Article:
8 out of 10 mobile health apps open to HIPAA violations, hacking, data theft
A new report shows 84 percent of U.S. FDA-approved health apps tested by IT security vendor Arxan Technologies did not adequately address at least two of the Open Web Application Security Project top 10 risks.
Most health apps are susceptible to code tampering and reverse-engineering, two of the most common hacking techniques, the report found. Ninety-five percent of the FDA-approved apps lack binary protection and have insufficient transport layer protection, leaving them open to hacks that could result in privacy violations, theft of personal health information, as well as device tampering and patient safety issues.
The new research from Arxan, which this year placed special emphasis on mobile health apps, was based on analysis of 126 popular health and finance apps from the United States. United Kingdom, Germany and Japan.
There is a disparity between consumer confidence and the attention given to security by app developers, the study found. While the majority of app users and app executives said they believe their apps are secure, nearly all apps Arxan assessed proved to be vulnerable
The situation isn’t much better across the pond, either, where 80 percent of the mobile health apps approved by the U.K. National Health Service and tested by Arxan did not adequately address at least two of the OWASP mobile top 10 risks, according to the 5th Annual Arxan State of Application Security Report. The OWSAP is an online community dedicated to web and mobile application security.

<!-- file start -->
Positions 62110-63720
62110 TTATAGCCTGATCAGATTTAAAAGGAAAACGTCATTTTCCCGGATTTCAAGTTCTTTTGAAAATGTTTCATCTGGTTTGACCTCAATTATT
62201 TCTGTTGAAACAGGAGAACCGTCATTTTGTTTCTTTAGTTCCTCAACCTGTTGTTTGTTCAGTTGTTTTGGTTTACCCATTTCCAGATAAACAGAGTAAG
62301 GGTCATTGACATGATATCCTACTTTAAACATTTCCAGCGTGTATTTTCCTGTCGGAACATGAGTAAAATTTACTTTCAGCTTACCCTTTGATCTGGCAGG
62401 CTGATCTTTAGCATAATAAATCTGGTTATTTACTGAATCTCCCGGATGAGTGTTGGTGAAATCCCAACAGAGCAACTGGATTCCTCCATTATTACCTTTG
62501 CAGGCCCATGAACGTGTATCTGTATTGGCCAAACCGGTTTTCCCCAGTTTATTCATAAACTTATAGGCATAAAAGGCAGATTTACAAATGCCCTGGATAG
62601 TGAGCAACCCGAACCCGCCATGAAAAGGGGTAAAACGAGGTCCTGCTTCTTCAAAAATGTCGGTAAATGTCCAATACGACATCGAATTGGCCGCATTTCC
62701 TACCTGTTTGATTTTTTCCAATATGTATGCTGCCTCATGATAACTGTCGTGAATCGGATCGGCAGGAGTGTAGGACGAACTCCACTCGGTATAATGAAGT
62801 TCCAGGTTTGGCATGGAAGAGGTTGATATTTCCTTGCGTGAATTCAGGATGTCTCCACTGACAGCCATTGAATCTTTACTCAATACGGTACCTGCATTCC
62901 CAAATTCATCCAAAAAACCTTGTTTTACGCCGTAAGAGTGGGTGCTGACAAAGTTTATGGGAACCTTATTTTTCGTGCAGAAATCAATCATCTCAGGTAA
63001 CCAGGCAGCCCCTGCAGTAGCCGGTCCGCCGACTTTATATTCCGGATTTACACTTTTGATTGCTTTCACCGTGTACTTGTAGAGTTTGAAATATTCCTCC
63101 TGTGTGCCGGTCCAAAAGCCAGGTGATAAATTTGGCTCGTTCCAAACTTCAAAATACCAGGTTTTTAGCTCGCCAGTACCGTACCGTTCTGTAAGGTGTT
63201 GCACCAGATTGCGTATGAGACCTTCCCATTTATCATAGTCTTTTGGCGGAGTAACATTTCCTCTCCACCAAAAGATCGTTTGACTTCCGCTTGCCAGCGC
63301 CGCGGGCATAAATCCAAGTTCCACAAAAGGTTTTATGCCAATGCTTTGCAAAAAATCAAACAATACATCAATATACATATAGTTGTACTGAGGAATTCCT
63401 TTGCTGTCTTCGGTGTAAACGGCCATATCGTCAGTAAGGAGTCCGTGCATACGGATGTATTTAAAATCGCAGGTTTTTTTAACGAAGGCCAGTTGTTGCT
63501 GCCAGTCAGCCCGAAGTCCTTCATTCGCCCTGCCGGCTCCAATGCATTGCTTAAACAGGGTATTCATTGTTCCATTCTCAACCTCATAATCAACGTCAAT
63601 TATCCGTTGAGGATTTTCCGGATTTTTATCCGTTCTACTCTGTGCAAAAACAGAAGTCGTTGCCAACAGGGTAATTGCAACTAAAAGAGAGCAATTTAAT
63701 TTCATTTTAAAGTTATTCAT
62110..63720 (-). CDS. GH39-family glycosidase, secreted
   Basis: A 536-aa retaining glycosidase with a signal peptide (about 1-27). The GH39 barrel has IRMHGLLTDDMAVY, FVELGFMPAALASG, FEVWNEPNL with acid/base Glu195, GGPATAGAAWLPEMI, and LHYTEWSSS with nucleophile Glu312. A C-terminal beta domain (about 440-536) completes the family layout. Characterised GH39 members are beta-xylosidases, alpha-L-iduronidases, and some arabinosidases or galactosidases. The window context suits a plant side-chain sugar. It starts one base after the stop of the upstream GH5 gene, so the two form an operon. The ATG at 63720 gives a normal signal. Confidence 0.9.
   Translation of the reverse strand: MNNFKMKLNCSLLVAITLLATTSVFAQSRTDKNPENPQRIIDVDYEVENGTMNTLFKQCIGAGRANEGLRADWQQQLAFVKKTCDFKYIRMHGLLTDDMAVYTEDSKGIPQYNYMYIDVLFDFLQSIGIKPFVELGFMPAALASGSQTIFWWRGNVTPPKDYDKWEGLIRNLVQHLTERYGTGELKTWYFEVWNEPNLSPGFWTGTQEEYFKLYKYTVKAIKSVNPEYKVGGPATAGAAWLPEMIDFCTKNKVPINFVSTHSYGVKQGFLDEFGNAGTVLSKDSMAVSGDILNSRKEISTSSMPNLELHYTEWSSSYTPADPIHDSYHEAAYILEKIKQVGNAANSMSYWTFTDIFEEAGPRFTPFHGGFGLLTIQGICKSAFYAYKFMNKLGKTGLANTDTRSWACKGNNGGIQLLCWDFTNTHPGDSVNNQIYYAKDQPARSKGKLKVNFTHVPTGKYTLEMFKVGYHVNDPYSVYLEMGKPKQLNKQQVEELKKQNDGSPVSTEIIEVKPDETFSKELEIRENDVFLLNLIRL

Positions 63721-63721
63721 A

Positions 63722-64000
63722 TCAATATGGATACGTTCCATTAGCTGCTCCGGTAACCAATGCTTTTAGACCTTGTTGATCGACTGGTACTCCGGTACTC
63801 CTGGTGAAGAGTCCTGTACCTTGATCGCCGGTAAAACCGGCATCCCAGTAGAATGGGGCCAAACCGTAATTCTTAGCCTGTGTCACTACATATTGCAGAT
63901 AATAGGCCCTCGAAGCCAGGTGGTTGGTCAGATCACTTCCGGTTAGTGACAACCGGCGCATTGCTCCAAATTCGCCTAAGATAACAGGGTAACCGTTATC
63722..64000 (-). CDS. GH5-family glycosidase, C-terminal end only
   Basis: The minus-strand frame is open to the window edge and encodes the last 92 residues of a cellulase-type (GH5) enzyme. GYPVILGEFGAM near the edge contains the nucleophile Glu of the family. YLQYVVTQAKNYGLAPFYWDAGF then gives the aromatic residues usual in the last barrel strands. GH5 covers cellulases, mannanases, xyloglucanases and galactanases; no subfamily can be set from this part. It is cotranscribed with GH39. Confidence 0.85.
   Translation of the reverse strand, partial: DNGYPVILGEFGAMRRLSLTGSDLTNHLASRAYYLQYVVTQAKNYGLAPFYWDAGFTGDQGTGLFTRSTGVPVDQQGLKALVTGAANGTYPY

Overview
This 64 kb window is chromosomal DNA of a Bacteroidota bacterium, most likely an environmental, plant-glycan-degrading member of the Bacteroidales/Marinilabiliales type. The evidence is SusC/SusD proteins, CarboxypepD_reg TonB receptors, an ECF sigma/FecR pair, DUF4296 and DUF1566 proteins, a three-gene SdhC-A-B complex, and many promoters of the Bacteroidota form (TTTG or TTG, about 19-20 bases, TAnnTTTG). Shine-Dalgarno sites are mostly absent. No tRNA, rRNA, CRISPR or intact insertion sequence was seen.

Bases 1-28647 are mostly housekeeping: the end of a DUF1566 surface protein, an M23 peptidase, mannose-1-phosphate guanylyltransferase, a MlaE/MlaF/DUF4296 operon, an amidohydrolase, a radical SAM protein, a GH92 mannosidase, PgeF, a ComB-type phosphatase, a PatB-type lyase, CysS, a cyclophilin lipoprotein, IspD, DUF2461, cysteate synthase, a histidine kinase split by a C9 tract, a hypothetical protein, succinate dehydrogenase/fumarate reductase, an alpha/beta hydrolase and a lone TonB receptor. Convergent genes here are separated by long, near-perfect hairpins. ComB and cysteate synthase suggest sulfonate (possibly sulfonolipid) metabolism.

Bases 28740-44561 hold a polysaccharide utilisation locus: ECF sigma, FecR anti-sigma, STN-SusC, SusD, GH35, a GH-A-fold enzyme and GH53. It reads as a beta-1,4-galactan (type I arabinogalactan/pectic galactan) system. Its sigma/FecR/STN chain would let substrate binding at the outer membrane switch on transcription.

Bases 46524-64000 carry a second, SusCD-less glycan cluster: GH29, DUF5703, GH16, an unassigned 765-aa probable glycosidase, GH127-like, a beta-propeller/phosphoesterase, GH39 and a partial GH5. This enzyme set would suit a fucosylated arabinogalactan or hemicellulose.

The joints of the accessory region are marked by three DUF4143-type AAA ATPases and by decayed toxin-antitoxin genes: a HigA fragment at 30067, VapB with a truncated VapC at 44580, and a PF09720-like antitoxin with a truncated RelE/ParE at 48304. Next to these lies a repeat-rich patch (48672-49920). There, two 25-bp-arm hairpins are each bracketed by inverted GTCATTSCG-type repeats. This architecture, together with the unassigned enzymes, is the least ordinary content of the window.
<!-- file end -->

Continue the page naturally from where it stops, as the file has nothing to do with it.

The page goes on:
“Given the highly distributed mobile environment, healthcare CIOs and provider organizations with mobile apps should bake application self-protection security measures into their apps before releasing them ‘into the wild,’” said Patrick Kehoe, chief marketing officer at Arxan Technologies. “Hardening mobile health apps with application self-protection allows the app to be protected against advanced threats no matter where it goes. In addition to app hardening, beefing up protection of the application programming interfaces, or APIs, that communicate between the mobile apps and back-end servers that contain high-value, high-target health information is becoming essential.”
Many CIOs and healthcare security executives do a good job of minimizing data exposure on mobile devices by keeping sensitive data stored on back-end servers, but hackers know this, and APIs with standard security that does not hide cryptographic keys within applications and in memory can be overtaken and used as a path into the valuable and sensitive data on back-end servers, Kehoe added.